Dazzling and disturbing
In the 16-year period between the ages of 23 and his early death at 39, Giuseppe Terragni was to see 16 buildings completed.
This book sets out to document them in three ways: firstly, in two contemporary essays by no less than Daniel Libeskind and Terragni's descendant, Attilio; secondly, in photographs; and, finally, in original texts written by Terragni. This is described here as 'contemporaneity, simultaneity and historical documentation' and such wording sets the tone for a good dose of syntactic indigestion.
Libeskind's presence is evident in all the new material and, whether written or photographed, it dances in reflections, shadows and oblique descriptions such as, 'our participation in the work of memory by way of the mirror may both decimate the work of the machine and attempt to put it all back together'.
Now Libeskind is a great architect, and when he speaks like this it is poetry, but written down (just four pages transcribed from a conference) it is as fractured as some of his amazing buildings. Libeskind's passion for Terragni, a devoted Fascist (there are some chilling photos of him here in full blackshirt uniform and jackboots), is explained by: 'Terragni believed in architecture, in the power of architecture and what it can do.' In what seems like a wonderful act of reconciliation and forgiveness, Libeskind only sees the work of the man. Art conquers all.
The book contains a series of Terragni's writings, mainly reports submitted with the various projects, so at last there is the exciting prospect of an insight into his mind.
Yet this proves to be rather disappointing:
flowery prose, with a high-handed tone - no glimpse here of the man behind the work.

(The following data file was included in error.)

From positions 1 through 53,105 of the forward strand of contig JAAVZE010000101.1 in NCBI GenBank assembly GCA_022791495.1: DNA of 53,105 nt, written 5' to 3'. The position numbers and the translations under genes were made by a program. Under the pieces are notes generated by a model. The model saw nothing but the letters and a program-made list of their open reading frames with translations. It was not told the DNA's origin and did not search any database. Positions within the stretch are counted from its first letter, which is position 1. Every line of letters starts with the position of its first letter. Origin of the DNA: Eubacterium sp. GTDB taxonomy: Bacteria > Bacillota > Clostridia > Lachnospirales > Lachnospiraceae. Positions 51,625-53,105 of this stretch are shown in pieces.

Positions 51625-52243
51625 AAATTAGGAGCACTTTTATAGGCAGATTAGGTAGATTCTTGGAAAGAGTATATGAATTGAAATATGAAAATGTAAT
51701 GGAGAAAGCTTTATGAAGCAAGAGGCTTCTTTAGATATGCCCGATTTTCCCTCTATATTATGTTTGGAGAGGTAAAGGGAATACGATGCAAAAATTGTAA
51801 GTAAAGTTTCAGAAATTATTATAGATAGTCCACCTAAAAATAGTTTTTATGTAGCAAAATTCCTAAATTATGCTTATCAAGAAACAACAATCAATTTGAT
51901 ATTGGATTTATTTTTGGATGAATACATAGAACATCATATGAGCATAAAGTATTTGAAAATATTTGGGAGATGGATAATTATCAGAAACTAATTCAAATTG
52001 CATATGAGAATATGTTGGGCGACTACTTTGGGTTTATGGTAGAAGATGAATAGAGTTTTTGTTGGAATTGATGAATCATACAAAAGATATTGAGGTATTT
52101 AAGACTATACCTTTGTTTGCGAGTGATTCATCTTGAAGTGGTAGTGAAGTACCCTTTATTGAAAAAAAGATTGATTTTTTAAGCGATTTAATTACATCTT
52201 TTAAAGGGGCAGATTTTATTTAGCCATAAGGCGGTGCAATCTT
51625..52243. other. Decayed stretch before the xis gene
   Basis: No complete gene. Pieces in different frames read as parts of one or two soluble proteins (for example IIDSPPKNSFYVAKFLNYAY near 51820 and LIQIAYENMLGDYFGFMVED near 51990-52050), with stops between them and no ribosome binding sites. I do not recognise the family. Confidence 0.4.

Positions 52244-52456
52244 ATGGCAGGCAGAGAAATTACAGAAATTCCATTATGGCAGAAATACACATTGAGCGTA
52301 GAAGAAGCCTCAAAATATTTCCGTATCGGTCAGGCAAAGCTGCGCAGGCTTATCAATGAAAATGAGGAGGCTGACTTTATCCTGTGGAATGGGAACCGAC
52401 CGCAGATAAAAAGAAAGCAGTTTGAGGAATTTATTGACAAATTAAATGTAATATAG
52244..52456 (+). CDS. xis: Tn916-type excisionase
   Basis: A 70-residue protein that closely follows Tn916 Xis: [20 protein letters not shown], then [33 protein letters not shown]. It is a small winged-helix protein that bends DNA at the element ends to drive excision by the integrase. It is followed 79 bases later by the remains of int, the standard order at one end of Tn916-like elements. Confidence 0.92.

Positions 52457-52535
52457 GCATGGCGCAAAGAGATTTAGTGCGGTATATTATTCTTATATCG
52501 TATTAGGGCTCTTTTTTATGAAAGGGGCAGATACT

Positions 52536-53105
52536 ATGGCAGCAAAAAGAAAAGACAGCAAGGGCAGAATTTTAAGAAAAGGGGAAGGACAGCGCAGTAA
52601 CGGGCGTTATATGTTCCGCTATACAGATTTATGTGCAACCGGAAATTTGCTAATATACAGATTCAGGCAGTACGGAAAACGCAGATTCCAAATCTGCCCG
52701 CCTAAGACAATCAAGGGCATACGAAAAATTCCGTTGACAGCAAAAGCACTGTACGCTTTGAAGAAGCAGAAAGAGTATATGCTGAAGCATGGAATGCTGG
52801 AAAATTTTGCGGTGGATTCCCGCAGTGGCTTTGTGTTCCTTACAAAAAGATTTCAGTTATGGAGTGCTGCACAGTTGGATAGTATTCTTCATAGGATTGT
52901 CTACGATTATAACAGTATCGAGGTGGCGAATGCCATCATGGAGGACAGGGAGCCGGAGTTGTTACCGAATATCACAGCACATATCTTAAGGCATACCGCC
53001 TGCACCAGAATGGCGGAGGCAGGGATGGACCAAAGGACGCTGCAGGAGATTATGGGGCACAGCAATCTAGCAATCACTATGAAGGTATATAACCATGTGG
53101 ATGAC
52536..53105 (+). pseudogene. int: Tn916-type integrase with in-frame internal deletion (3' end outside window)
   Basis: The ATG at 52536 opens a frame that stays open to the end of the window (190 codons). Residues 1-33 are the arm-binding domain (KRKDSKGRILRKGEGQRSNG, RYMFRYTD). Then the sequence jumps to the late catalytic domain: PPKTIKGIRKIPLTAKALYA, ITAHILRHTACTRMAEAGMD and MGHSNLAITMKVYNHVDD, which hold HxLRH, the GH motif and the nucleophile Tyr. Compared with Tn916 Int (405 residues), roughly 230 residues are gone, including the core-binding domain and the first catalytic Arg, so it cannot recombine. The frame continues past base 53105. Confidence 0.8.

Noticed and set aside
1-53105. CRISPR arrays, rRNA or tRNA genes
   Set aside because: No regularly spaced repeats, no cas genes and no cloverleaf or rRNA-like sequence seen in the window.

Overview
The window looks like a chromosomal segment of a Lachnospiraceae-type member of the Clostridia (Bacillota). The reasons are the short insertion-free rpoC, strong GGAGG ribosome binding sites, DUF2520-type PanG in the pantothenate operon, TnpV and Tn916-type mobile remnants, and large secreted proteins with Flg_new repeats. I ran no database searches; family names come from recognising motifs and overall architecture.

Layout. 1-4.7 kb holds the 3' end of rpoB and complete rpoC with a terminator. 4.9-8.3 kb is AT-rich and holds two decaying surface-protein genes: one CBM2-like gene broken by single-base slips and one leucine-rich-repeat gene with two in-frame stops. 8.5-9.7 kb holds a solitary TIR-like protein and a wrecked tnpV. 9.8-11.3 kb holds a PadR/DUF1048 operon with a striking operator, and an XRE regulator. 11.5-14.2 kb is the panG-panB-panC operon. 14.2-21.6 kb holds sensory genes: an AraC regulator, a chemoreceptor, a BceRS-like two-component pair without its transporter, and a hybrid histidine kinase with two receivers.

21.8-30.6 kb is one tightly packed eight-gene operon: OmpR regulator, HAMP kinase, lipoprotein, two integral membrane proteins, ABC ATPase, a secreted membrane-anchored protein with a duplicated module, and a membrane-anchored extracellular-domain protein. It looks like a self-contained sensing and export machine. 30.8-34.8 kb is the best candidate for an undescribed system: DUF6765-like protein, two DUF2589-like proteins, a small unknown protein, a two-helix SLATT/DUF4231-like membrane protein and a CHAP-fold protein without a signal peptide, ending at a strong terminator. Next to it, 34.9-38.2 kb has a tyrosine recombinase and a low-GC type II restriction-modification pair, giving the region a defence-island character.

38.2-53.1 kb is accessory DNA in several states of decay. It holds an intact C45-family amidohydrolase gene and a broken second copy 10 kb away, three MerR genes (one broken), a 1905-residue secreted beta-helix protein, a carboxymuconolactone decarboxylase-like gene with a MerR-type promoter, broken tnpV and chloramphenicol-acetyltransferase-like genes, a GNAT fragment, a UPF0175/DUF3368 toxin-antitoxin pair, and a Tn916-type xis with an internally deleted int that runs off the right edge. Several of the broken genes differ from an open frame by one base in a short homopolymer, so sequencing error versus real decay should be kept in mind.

There are some interesting texts on the joy of 'new' materials such as glass, marble and linoleum.
In many ways, his writings confirm a blind faith in Fascism: 'To the new Italian, dazzled by the creative empire of Il Duce, corresponds in the field of the arts and in particular architecture, the special art par excellence, a new plastic world.'Was Terragni so flattered to receive the patronage of the new regime, and so engaged in the opportunities to build a new world, that he was simply myopic? There are even photographs here taken on his journey to the Russian front, where he commanded a battery raining down on Stalingrad, while his letters home pleaded for paper and coloured crayons to sketch the countryside.
But the book sets out to document the built architecture of Terragni and it does this with photographs - some fantastic archive images interleaved with new ones, but no plans or drawings. The black-and-white original images are wonderful: the Sant'Elia school full of uniformed children sitting beneath the twin oppressions of crucifix and portraits of Mussolini sets a context that ends with some snapshots of Terragni looking like a young Elvis. The new photographs study the building as if through a microscope, and seem absorbed by fragments and reflections (again the Libeskind effect), but do catch some beautiful and original scenes in the buildings (the Casa del Fascio's assembly space as a hall of mirrors, or the sky framed by the canopies on the roof of the Villa Bianca).
The old and new photographs paint a picture of genius that ends with the most astounding double-page photograph I have seen of the Casa, with the blank plane of the facade becoming a screen that displays a projected image of Terragni himself. The book leaves the mystery of how Terragni's architectural intelligence can be squared with his life and beliefs; it is a flawed life and this is a flawed book, but a must-have for the Terragni admirer.
John Pardey is an architect in Hampshire